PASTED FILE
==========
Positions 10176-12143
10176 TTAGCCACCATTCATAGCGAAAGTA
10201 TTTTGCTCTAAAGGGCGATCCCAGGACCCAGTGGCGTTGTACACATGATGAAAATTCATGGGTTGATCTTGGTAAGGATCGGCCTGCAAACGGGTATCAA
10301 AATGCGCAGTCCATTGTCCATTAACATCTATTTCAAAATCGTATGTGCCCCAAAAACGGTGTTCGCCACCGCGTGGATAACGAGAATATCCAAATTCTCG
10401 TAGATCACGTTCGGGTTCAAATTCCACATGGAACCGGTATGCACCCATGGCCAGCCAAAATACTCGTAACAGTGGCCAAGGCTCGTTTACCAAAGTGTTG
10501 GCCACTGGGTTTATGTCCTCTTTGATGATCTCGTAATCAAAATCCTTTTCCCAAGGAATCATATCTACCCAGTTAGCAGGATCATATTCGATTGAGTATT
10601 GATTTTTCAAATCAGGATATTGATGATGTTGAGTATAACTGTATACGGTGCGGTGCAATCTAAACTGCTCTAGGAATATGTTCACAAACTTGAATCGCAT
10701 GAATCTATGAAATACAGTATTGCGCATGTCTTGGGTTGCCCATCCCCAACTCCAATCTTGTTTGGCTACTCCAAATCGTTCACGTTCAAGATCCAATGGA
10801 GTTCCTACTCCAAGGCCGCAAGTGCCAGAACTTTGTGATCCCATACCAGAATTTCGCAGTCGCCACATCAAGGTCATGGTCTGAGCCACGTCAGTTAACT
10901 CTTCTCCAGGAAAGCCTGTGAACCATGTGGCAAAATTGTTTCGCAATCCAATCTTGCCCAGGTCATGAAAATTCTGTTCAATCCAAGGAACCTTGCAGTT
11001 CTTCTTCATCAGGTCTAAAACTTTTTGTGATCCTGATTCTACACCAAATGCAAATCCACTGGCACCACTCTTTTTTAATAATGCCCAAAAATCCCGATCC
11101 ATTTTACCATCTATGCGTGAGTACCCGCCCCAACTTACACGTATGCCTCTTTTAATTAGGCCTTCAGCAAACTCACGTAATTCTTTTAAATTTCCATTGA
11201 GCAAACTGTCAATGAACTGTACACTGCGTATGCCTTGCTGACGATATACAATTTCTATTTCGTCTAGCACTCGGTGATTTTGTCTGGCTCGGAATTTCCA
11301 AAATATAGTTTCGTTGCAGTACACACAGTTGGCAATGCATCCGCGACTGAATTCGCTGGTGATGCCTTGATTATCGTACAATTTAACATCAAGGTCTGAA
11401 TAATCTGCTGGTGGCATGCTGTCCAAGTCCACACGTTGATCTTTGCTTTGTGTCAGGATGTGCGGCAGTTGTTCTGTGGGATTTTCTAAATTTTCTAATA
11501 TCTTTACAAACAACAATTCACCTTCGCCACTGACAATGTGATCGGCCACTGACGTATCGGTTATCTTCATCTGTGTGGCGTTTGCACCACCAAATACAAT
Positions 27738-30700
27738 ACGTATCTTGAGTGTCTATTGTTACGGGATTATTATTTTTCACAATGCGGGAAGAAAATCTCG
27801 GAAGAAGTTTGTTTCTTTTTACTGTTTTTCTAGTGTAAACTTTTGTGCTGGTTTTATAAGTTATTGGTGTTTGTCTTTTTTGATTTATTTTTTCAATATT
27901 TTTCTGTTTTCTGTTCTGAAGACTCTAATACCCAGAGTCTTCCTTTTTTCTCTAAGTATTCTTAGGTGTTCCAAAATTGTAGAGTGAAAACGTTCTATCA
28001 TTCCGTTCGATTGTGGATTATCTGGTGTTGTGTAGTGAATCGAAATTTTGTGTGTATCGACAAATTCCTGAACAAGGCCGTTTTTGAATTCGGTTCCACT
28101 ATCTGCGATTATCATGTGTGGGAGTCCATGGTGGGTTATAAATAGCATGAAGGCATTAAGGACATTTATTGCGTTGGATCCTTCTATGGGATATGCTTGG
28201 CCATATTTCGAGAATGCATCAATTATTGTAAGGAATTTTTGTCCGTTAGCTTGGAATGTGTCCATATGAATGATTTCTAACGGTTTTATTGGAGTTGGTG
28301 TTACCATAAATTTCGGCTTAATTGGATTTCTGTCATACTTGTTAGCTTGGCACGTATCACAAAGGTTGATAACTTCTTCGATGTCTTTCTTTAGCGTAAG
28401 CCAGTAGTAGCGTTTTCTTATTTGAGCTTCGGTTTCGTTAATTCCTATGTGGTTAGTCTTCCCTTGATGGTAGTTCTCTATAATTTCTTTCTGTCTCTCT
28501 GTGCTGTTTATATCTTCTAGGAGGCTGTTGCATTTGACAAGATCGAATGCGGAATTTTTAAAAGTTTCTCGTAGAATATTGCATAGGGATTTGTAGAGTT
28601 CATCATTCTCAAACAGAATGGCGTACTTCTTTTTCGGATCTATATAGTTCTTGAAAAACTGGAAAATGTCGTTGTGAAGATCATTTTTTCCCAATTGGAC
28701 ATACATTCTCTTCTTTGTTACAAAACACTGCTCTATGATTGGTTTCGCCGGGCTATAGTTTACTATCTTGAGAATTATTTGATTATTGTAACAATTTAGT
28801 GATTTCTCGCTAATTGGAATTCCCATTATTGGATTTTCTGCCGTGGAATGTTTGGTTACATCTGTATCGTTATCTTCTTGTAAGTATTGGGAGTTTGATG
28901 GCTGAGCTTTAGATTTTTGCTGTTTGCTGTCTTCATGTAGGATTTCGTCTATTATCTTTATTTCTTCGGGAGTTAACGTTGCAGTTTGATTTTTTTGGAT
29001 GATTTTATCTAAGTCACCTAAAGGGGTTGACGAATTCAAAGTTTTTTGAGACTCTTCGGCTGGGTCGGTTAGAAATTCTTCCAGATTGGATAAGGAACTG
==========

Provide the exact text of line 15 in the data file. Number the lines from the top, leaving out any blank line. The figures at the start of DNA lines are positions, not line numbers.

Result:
11401 TAATCTGCTGGTGGCATGCTGTCCAAGTCCACACGTTGATCTTTGCTTTGTGTCAGGATGTGCGGCAGTTGTTCTGTGGGATTTTCTAAATTTTCTAATA